Polls and Gridlock

The most recent Reuters poll, which ran in an article today, predicts that the Republicans will win the House of Representatives next month, but the Democrats will retain control of the Senate.  Obama's approval rating is at 43%, the worst of his presidency.

Poll numbers depend upon which poll you check, of course, and I'm not given to putting a lot of stock in them.  What I'd like to note in this blog is the following quote from the Reuters article:

"A split Congress could mean political gridlock in 2011 as the United States struggles to overcome high unemployment, the gaping budget deficit and a fierce debate over tax cuts. Much will depend on whether Obama and Republicans can work together."

The implication of that statement is that "gridlock" is a bad thing.  The liberal press (and Reuters fits that category) automatically assumes that it is the government's responsibility "to overcome high unemployment."  I will certainly grant than only the government can cut its own spending to reduce debt and lower taxes so that people can keep the money they've earned.    Those are matters, the main matters, almost the only matters that Congress should attend to next year.  Washington needs to get its own house in order before it starts telling Americans how to run theirs.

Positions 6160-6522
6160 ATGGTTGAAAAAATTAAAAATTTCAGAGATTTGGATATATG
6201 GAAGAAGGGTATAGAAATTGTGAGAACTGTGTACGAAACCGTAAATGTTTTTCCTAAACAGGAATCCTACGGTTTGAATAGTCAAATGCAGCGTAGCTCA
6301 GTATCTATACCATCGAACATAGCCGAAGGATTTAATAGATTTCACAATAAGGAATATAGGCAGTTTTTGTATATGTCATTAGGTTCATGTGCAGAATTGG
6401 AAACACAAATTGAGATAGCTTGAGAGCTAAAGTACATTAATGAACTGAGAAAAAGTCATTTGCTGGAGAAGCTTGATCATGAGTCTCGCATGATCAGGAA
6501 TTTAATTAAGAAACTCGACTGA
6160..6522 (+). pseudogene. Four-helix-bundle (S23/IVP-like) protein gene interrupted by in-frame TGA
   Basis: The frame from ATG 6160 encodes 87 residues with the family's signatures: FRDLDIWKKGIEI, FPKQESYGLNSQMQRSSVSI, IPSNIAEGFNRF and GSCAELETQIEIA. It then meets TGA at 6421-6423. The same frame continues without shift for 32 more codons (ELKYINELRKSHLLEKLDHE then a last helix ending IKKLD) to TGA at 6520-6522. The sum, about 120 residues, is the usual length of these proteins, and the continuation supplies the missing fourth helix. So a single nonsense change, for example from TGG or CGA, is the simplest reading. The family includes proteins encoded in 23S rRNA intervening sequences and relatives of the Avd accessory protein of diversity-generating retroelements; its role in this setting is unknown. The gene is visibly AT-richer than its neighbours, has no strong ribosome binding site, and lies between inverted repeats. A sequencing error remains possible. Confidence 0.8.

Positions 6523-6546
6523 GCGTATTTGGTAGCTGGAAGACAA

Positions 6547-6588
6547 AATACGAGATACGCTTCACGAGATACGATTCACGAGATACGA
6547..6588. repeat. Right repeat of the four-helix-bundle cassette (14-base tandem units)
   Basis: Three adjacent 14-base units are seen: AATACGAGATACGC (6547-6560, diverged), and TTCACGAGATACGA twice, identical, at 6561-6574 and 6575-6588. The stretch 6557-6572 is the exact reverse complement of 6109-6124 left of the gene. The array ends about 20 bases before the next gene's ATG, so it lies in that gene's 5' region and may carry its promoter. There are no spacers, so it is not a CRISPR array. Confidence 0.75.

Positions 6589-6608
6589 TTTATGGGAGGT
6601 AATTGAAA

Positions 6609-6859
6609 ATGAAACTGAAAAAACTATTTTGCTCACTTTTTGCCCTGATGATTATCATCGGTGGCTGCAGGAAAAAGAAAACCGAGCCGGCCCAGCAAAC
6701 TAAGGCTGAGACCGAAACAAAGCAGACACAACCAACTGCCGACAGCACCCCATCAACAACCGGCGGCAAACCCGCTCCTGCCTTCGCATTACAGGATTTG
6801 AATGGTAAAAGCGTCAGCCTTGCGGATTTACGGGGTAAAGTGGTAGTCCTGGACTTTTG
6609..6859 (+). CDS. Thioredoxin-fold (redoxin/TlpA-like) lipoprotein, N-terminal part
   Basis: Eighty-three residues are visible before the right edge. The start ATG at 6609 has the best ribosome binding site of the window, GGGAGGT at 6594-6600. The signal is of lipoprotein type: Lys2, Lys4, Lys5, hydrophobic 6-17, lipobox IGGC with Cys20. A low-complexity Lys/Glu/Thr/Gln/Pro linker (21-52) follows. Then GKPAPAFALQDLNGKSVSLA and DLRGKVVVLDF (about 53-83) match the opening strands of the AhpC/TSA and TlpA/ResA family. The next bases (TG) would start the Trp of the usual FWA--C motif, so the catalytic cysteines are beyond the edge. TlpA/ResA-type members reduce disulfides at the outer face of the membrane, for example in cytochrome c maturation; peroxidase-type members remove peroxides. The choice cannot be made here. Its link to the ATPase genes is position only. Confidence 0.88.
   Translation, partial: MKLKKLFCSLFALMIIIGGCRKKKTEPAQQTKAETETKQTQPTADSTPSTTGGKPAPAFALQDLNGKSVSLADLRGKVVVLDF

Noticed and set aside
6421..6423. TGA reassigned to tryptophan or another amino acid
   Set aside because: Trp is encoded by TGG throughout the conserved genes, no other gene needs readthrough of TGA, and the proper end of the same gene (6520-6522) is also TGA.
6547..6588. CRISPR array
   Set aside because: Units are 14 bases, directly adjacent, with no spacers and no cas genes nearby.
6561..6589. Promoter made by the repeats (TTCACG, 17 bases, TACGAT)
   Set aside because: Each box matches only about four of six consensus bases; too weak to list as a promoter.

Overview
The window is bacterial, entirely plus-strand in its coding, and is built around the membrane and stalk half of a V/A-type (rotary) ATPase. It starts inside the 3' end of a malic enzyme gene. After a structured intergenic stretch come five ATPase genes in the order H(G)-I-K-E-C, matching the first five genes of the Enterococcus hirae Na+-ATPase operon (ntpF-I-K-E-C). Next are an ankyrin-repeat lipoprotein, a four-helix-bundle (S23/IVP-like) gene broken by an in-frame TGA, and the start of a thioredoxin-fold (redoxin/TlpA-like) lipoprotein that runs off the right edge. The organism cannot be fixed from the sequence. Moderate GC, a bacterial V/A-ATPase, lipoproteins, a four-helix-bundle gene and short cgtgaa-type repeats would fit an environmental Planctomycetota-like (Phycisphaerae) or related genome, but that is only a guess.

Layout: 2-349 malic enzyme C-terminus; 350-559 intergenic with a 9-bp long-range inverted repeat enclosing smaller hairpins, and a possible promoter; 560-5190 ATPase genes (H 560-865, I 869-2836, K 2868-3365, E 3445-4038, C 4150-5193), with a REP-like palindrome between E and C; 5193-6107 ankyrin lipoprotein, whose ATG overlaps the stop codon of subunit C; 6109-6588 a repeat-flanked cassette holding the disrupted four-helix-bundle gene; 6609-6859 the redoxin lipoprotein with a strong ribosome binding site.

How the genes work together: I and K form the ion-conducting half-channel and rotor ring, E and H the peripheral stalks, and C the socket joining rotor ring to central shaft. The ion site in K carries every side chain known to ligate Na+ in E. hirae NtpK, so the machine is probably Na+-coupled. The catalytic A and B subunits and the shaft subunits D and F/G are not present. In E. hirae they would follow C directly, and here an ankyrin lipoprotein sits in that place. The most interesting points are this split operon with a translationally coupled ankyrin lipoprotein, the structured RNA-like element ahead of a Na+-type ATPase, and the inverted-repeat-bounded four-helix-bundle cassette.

I do not accept the implication that "gridlock" is a bad thing, indeed, I would argue that about 99% of the time, "gridlock" is a good thing, for the less the federal government does, the more freedom Americans have to conduct their own affairs.  But that is the difference between the liberal and the conservative (or, in my case, libertarian) mind.  Dependence versus individual responsibility, government versus the people, power versus liberty.  It oughtn't be that way with government and the people it should serve, but it is, it always has been, and it always will be, history being our testimony to that fact.